According to National Institute of Justice research, minorities are less trusting of law enforcement than whites. The research agency of the U.S. Department of Justice notes the suspicion may stem from their own personal interactions with police and exposure to media accounts of police misconduct.
“It creates a situation where your senses are working overdrive,” James said of the recent attacks on officers. “You’re concerned about everything: the person walking up behind your police car, anything that doesn’t feel right on a call.”
Many within law enforcement say attacks on the police came to a head July 8 when 25-year-old military veteran Micah Johnson ambushed and killed five Dallas police officers during what had been a peaceful protest against the fatal police shootings of black men, specifically in Louisiana and Minnesota, shootings many demonstrators say were unjustified and point to a systematic problem between law enforcement and the black community.
“I think the mind-set that the police are biased and the police are racist, I just don’t believe that,” said Madden, a 25-year law enforcement veteran. “When we do wrong, we have to acknowledge it, but there seems to be a segment of the community that I think believes we brought this on ourselves and nothing could be further from the truth. We have officers who go out there and do their jobs and do it honorably and professionally. That’s how we combat that mind-set.”
Los Angeles County Professional Peace Officers Association President Brian Moriguchi agreed, adding the majority of officers are “good, honest people trying to make the streets safe.”
“When you hear the stories about Sgt. Steve Owen and two Palm Springs officers,” said Moriguchi, “these people are outstanding individuals which the media digs into when they die. But that is the vast majority of police officers out there.”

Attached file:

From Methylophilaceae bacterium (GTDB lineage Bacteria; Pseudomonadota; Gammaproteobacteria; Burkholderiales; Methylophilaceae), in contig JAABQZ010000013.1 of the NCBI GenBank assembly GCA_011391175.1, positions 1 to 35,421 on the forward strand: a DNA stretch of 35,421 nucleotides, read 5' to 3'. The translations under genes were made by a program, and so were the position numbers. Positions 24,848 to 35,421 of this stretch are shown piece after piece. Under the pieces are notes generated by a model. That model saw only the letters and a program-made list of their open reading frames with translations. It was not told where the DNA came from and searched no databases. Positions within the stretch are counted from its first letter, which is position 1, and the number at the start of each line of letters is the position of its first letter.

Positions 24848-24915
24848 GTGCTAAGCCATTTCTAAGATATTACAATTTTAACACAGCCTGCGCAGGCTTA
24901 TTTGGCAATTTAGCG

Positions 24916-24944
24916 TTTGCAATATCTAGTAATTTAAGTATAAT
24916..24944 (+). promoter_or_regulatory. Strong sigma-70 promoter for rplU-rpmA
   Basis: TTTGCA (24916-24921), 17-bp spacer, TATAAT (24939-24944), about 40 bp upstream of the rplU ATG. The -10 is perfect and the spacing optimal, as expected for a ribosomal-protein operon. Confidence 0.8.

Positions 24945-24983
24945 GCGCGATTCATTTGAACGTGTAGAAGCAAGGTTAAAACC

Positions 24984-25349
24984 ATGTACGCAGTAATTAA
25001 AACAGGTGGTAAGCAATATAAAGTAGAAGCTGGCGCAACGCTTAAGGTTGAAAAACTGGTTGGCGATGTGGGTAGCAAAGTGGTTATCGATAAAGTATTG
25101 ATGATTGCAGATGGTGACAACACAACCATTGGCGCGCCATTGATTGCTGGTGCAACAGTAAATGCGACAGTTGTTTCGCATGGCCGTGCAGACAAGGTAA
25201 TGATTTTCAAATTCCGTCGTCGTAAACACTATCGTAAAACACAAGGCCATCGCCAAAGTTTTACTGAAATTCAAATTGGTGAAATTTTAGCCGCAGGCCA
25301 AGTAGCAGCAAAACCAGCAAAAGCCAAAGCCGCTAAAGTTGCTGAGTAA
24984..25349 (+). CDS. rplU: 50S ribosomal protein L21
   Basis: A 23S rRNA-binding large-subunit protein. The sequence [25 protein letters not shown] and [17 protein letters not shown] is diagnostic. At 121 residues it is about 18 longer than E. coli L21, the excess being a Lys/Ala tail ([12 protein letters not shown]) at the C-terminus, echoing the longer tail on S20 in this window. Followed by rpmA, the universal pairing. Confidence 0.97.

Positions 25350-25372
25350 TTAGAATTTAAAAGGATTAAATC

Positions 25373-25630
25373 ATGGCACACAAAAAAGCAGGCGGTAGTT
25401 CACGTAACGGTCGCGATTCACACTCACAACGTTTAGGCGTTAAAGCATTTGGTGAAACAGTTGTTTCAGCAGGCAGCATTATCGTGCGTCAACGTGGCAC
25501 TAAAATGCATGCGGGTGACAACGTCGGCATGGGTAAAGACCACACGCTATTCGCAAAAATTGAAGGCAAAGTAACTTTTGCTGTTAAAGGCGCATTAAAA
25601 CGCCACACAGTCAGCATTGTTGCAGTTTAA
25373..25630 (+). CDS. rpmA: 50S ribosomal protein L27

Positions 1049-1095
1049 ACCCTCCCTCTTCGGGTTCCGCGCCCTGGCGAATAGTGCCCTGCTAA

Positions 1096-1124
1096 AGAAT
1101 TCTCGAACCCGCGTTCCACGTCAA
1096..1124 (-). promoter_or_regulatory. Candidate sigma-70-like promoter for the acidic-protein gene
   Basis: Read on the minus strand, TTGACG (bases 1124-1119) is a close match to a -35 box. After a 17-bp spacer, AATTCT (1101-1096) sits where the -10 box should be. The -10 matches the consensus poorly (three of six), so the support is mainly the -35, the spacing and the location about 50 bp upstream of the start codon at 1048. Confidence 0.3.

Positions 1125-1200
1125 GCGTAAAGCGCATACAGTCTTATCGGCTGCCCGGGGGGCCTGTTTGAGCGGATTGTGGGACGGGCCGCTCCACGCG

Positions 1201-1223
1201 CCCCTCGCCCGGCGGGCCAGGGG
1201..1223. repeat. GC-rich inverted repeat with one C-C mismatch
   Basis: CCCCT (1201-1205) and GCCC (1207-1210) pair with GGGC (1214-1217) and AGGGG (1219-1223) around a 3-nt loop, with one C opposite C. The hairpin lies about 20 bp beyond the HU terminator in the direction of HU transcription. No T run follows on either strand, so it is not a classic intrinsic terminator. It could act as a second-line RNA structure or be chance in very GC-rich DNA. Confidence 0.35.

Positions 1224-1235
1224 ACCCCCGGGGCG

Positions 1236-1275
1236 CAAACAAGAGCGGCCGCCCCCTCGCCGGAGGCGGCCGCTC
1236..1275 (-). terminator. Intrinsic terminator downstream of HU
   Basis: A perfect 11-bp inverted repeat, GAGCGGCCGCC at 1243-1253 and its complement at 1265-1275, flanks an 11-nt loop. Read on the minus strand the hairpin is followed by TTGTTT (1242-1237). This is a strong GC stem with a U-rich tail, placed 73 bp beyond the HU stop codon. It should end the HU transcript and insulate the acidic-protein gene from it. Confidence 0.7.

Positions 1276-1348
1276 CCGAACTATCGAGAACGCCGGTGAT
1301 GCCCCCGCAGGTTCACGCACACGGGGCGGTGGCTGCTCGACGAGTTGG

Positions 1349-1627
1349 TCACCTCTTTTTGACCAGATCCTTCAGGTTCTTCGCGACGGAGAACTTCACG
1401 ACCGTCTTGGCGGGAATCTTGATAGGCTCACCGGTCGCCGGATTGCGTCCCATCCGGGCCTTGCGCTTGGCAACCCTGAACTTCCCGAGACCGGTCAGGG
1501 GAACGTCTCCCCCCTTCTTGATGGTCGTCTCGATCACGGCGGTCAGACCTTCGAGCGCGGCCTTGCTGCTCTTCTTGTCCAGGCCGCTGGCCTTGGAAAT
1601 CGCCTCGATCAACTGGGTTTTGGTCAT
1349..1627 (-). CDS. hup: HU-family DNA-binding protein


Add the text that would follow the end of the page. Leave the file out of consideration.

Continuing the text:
For Madden and others, this is exactly why good community relationships are essential for change.
“It’s important to have that connection there but much earlier than when things like this happen,” Madden said. “Trust isn’t just granted, it’s earned and we have to do what we can to have those positive contacts and build the trust with a community. It has to be a two-way dialogue.”
In Los Angeles, LAPD Deputy Chief Bob Green, commanding officer of Operations-Valley Bureau, says he’s seen a deliberate effort by Chief Charlie Beck to reduce the number of officer-involved shootings in the city by using less-lethal force, including stun guns, and the use of body cameras. However, even the use of alternatives means may still garner ire from the community, Green said.
“We saw in Burbank where they Tased the individual instead of using deadly force and he died,” he said. “There was still an outcry over that. At what point do officers get to protect themselves? It’s a good discussion, but there’s got to be an honest discussion. I think all of our discussions have got to be balanced.”